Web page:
Our final dinner as a full group was at a small restaurant near the hotel where we had a room to ourselves. We had a great time, plenty of food and good conversations. We then made a night of it and went bar hopping and ended up in a club with a Thai cover band singing 70’s classics.
I had two more days in Bangkok as did several others from our group. We visited the Royal Palace, took a Tuk-tuk tour around the city, and took the water bus down the Chao Phraya River. I visited several temples and I ate as much Pad Thai from the street vendors as I could.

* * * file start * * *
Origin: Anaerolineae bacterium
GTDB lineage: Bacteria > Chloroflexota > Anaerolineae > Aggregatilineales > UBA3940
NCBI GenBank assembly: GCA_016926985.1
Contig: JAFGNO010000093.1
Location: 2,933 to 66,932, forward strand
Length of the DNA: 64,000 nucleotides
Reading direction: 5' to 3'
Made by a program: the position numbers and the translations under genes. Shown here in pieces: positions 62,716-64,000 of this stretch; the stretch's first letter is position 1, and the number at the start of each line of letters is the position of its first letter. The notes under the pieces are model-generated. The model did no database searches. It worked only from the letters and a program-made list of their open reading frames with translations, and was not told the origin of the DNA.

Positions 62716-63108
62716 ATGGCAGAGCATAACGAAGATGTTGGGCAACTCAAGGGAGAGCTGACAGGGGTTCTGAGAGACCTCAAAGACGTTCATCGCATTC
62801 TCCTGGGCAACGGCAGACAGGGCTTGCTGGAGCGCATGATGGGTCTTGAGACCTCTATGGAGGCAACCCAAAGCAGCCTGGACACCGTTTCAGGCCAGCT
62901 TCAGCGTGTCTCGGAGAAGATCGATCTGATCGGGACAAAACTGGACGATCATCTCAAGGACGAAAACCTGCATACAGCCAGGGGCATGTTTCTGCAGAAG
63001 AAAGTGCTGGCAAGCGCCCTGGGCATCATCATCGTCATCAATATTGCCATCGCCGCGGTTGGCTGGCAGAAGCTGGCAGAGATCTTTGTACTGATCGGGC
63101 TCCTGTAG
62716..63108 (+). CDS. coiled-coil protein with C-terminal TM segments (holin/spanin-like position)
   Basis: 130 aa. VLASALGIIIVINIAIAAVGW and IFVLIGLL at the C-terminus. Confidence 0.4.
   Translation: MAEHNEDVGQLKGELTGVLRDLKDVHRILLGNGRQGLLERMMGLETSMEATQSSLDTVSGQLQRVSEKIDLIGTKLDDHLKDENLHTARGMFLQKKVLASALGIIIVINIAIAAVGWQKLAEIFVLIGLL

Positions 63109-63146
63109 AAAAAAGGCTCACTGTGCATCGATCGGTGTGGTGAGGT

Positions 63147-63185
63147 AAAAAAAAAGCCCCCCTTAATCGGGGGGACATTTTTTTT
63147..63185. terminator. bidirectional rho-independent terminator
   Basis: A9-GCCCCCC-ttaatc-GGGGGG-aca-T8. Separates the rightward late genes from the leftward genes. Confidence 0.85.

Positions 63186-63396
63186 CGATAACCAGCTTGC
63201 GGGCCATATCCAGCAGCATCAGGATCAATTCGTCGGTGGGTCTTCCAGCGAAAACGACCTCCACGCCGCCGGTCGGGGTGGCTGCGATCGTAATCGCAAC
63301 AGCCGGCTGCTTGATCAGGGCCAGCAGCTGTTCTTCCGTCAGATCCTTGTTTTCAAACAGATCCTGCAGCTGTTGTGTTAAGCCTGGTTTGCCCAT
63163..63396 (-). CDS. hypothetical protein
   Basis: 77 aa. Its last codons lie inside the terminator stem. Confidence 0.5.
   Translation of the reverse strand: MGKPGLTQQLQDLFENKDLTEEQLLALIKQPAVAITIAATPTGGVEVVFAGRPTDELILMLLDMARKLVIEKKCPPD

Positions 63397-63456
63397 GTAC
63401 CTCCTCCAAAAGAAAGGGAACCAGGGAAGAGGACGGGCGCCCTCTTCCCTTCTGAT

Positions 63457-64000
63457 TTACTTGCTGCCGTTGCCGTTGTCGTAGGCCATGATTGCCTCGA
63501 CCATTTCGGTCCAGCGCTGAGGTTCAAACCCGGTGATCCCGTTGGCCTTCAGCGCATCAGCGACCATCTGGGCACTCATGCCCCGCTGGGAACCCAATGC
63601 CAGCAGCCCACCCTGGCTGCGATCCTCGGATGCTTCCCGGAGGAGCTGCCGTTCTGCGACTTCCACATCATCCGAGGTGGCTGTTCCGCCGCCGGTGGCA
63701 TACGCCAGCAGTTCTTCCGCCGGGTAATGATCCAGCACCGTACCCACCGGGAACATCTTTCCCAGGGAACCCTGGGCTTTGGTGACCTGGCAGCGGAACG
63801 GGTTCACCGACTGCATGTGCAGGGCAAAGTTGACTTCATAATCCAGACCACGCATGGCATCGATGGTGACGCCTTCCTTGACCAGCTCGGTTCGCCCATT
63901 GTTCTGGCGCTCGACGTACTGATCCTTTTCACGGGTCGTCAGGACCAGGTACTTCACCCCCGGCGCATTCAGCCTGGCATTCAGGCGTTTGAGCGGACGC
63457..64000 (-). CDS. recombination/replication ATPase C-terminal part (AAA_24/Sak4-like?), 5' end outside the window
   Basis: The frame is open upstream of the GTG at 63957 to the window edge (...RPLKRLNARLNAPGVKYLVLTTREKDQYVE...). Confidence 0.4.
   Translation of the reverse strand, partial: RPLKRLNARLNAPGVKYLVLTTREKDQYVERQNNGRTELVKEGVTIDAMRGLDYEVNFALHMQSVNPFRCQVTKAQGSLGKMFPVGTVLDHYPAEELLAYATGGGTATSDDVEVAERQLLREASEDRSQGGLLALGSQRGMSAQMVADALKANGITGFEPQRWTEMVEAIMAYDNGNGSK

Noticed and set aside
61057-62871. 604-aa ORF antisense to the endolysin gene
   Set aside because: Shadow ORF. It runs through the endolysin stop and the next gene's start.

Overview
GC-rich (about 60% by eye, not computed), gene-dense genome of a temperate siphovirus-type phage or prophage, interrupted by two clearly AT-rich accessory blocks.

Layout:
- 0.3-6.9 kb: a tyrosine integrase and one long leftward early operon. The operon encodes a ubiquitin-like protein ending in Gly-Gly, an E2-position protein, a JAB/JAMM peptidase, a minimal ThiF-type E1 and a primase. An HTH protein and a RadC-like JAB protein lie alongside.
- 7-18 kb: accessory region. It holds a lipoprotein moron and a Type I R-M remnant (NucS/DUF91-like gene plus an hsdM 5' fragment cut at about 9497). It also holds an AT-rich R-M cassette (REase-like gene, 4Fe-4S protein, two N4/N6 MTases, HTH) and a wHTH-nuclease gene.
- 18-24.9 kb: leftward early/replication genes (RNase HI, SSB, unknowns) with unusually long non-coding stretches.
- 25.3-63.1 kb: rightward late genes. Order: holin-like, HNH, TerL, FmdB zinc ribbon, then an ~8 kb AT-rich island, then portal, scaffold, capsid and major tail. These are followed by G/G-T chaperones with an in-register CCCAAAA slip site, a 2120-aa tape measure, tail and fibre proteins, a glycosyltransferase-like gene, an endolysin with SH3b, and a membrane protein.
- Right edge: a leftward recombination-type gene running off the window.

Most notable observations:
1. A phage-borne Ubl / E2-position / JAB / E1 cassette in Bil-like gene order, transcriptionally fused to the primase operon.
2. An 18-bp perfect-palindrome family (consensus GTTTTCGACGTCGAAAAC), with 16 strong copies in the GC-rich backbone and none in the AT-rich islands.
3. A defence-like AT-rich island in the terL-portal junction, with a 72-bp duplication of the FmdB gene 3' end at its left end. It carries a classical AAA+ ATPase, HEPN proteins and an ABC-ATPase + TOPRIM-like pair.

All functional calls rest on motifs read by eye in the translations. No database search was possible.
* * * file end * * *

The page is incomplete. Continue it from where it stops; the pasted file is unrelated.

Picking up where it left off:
On the flight home I didn’t get to upgrade to Business Class but Coach on Cathay Pacific was pretty comfortable, especially since there was no one next to me. It was a long flight from Hong Kong to New York with a stop in Vancouver.
The time changes on the flight home could get anyone lost-
I left Bangkok at 7:40pm on Tuesday and I arrived in Hong Kong, departing at 1:00 am Wednesday but when I arrived in Vancouver, it was 7:30 pm on Tuesday! And when I finally arrived in New York at 5:40 am, it was on Wednesday (again!)
This trip was definitely a trip of a lifetime. It opened a whole new world to me and I want to keep exploring- especially those places that are not so much tourist destinations, but are off the beaten path and experience life where the real people live.